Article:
• Nathan,
      They still have it, I order it several times a week. Just call the company, tho they don’t answer the phone well. In the meantime we have IgG testing available at our shop which we can send out, no charge for the lab test [but your insurance may not support it], just drop a note to Sarah on our About page. One of our tests for 22 of the most likely foods is only 49$ paid to the NeuroScience if your insurance doesn’t pick it up.

  58. Dominic Ward says:

    Dear Dr. Parker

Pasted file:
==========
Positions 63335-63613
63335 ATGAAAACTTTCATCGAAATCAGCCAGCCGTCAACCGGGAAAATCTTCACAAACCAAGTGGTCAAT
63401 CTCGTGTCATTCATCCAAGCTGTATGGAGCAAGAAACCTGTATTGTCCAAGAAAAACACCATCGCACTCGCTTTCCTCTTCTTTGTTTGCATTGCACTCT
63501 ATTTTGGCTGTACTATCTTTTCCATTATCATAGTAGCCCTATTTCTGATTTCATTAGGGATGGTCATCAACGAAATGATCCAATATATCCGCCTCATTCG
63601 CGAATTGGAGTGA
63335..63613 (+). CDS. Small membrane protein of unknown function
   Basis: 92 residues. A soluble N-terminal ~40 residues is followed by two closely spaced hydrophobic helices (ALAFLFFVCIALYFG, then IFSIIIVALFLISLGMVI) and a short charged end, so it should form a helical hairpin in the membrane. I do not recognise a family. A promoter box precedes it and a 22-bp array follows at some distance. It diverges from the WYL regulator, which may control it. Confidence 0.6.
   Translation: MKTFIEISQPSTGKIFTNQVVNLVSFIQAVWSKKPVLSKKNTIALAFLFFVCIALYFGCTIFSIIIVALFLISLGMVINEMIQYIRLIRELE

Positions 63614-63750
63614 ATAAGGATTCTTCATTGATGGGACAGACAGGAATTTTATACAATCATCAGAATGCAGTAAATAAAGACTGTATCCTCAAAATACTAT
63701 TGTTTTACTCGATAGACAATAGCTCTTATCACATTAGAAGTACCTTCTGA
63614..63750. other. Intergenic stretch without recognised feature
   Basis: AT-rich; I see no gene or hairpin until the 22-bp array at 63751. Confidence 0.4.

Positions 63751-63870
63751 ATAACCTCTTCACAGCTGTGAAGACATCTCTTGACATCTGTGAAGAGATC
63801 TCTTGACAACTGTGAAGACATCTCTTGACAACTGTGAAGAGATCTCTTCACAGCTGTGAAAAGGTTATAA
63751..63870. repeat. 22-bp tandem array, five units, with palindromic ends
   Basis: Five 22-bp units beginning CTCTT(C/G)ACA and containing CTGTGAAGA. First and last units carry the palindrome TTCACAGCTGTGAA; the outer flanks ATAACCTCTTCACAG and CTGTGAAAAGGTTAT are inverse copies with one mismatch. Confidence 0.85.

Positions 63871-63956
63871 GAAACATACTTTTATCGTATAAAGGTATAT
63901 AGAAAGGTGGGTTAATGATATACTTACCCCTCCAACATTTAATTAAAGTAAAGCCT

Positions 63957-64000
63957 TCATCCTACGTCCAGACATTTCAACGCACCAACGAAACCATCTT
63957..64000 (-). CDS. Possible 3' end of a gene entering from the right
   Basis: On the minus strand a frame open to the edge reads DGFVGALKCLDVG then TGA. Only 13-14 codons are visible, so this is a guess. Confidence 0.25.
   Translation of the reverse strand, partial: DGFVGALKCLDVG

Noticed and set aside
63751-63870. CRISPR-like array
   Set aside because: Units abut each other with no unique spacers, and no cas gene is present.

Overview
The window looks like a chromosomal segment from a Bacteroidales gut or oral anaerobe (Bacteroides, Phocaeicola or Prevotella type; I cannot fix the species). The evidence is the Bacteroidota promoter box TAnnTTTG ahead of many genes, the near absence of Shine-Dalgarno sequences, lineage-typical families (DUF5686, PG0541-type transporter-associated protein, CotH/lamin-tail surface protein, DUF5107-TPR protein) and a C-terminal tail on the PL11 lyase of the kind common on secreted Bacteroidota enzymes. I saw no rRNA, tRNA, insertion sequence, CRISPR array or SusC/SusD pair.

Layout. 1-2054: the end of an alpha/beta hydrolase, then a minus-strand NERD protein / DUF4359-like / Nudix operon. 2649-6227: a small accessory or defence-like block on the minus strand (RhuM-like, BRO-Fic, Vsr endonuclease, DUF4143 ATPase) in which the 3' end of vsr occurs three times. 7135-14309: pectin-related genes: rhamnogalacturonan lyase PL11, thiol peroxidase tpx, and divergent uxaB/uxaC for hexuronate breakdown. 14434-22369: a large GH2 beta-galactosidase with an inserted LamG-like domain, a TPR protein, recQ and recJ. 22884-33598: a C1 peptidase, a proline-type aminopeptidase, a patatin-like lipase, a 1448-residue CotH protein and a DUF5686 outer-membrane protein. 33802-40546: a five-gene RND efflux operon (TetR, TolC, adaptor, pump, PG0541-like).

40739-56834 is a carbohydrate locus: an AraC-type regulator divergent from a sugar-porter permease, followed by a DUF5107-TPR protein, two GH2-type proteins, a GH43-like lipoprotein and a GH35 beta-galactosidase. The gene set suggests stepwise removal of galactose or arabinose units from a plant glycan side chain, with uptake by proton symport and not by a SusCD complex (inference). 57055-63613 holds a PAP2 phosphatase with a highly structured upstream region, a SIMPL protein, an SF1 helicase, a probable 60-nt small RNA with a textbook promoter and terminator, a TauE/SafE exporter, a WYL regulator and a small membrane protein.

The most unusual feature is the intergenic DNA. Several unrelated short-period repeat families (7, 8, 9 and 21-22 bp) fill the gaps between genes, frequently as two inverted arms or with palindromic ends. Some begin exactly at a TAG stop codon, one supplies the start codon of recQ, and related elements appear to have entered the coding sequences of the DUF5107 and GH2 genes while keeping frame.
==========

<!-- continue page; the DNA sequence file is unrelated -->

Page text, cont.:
I have suffered from multiple sensitivity for years and about 24 years ago ended up with eczema covering every part of my body. I am casein free and have at varying times had to eliminate almost everything in pursuit of mental and physiological sanity. I am significantly better these days and the eczema is largely under control, although this involves washing with no detergents at all and eating a very limited diet. I also suffer from obsessive anxiety disorder (clinically diagnosed) and find that a significant number of foods and also supplements leave me feeling depressed and raise the anxiety (especially caffeine). As both eczem/asthma and mental issues are prevalent in my family I have decided to try eliminating gluten, because it is the only substance I have never attempted to try weaning off. I am also convinced that there is a common root to many of the illnesses in my family and am undertaking this as much for my loved one’s as for myself. I have been tested for CD but came up negative, but I understand that gluten sensitivity can manifest in other forms. I am one week in and I haven’t had many noticeable side-effects/withdrawal symptoms, but I have found myself urinating much more frequently and experiencing sudden flu-like bouts of streaming nose and aching limbs. I am hoping that, if gluten is a root cause of my condition, then many of the food reactions may over time, subside and hopefully also, the extreme skin sensitivity, abate.